Chronological aging is the aging process associated mainly with the passage of time. As life on earth is temporal in nature, there is not much that can be done that allows for circumvention of chronology. Organs become less functional. The ability of a 20-year old’s heart to pump 10 times the needed blood capacity decreases by 1%, annually, after age 30. Hormone producing capacity decreases with ensuing age. For example, an endocrine tissue may produce less of its hormone than it did at a younger age, or it may produce the same amount at a slower rate. In addition, muscle tone and suppleness lessens and decreases with age. Susceptibility to brittleness and breakage of bones is common. The joints break down and overall height is lost due to age. These are some of the major indicators of the aging process.
The aging process is often taken to be to the process of debilitation. For many individuals aging process is exactly that, a series of bodily mis-functions, mal-processes and dis-eases The physical breakdown of the body can be traced to genetic causes. Yet many of the reasons behind the breakdown of the body can be found in lifestyle choices. To age well is to harmonize one’s actions with the flow of physical mechanisms of aging. In short, with age, bones tend to shrink in size and density, making them more susceptible to fracture. You might even become a bit shorter. Muscles generally lose strength, endurance and flexibility — factors that can affect your coordination, stability and balance.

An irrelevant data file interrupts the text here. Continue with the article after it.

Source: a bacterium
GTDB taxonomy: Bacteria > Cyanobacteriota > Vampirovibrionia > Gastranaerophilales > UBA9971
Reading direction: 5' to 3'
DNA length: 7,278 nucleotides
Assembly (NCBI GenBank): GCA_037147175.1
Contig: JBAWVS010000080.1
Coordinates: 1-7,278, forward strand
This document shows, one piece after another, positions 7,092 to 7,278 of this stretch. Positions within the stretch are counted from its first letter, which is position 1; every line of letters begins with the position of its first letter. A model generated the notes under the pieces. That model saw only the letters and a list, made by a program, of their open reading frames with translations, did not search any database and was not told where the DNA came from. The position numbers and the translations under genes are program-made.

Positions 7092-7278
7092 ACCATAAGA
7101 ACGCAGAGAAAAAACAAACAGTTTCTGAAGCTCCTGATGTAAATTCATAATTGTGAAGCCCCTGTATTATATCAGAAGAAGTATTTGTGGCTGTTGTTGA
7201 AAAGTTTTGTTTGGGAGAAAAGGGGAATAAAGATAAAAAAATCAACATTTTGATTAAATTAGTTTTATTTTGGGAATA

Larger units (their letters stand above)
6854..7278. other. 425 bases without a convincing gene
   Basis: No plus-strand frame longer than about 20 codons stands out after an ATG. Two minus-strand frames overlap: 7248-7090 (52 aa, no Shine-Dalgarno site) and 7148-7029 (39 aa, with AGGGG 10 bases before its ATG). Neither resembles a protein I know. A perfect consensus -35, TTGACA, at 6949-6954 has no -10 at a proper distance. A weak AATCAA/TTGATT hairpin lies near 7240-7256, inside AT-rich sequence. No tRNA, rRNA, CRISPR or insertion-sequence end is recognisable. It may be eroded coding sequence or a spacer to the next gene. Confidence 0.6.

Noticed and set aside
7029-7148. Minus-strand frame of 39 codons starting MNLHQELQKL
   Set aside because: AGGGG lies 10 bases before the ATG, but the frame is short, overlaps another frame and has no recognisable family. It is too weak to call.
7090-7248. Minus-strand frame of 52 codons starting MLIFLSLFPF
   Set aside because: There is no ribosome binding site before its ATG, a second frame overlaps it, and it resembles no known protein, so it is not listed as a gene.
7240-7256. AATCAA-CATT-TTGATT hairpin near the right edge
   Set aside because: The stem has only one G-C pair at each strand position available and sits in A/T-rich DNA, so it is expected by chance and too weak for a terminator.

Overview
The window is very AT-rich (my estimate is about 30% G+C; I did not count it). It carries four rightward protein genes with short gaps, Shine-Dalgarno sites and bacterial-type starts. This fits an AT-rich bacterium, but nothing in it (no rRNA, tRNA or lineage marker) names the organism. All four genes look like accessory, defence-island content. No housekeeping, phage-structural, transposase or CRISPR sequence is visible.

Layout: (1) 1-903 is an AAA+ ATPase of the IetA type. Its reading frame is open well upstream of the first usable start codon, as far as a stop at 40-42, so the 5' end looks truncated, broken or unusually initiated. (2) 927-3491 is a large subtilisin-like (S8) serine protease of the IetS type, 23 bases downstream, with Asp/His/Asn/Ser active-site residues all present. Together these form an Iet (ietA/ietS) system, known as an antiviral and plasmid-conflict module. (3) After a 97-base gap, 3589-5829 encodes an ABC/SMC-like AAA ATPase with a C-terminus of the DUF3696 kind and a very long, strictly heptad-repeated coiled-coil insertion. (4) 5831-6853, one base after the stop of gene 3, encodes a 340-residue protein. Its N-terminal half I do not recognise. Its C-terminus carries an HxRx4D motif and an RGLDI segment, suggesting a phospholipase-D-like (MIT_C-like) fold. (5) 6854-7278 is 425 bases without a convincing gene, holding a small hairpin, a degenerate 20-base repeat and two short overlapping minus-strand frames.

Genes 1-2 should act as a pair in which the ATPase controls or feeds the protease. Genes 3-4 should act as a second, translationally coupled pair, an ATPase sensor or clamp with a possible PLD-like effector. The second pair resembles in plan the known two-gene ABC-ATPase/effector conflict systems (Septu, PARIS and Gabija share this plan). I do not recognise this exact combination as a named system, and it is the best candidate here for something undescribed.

Maximum cardiac output and aerobic capacity are reduced with age. In the absence of coexisting disease, diastolic blood pressure (the lower number) remains unchanged or decreases. Baroreceptor function is depressed. Similarly, cardiac output typically declines with age; yet, studies give evidence to it being maintained in well-conditioned, healthy individuals. In the absence of disease, resting systolic (the higher number) cardiac function appears to be preserved, even in octogenarians. This suggests that activity is vital to maintaining adequate heart function. Blood pressure (b.p.) is a measure of cardiovascular efficiency. Over time, systolic b.p. (the larger number) tends to increase while diastolic b.p. (the smaller number) tends to slightly decrease with age.
The younger body is more physically capable than the older body. Many competitive athletes are relatively young (late-teens to thirties), in comparison to overall aging. The body is more capable of producing much needed hormones and enzymes during earlier years. A hormonal milieu of “more of some / less of others” (mostly less) ensues with encroaching age. For example: in women, menopause involves the ovaries producing decreasing amounts of estrogen and progesterone at around age 50. Andropause occurs in about 20 percent of men over age 60 and 30-50 percent of men over age 80. This phenomenon includes a significant decline in testosterone production.
Age results in a decline in overall muscular strength and tone. Yet muscular ability can be maintained with a focused regimen of training and stressing of the muscular system. Muscle is a reactive tissue that requires usage for it to remain functional. Modern lifestyles do not facilitate the use of the muscular system. Workouts (resistance training) must become a ‘mandatory’ part of a lifestyle regimen. For men, this will be an important mitigating factor against the age related decrease in testosterone production. Muscles and tendons become less resilient with age. Focused activity (intelligent stretching) in these areas will help in preserving higher levels of ability, range of motion and strength.
Aging happens and will continue to happen. The body naturally progresses through birth, adolescence, adulthood, older age and death. There is not much of a signal between each of these stages: it is a more gradual process of morphing as the years go by. All that a person can do is to take care of themselves.: i. e. Lifestyle, diet, rest, exercise, etc. In the absence of these factors, there will be a definite notice in the process of aging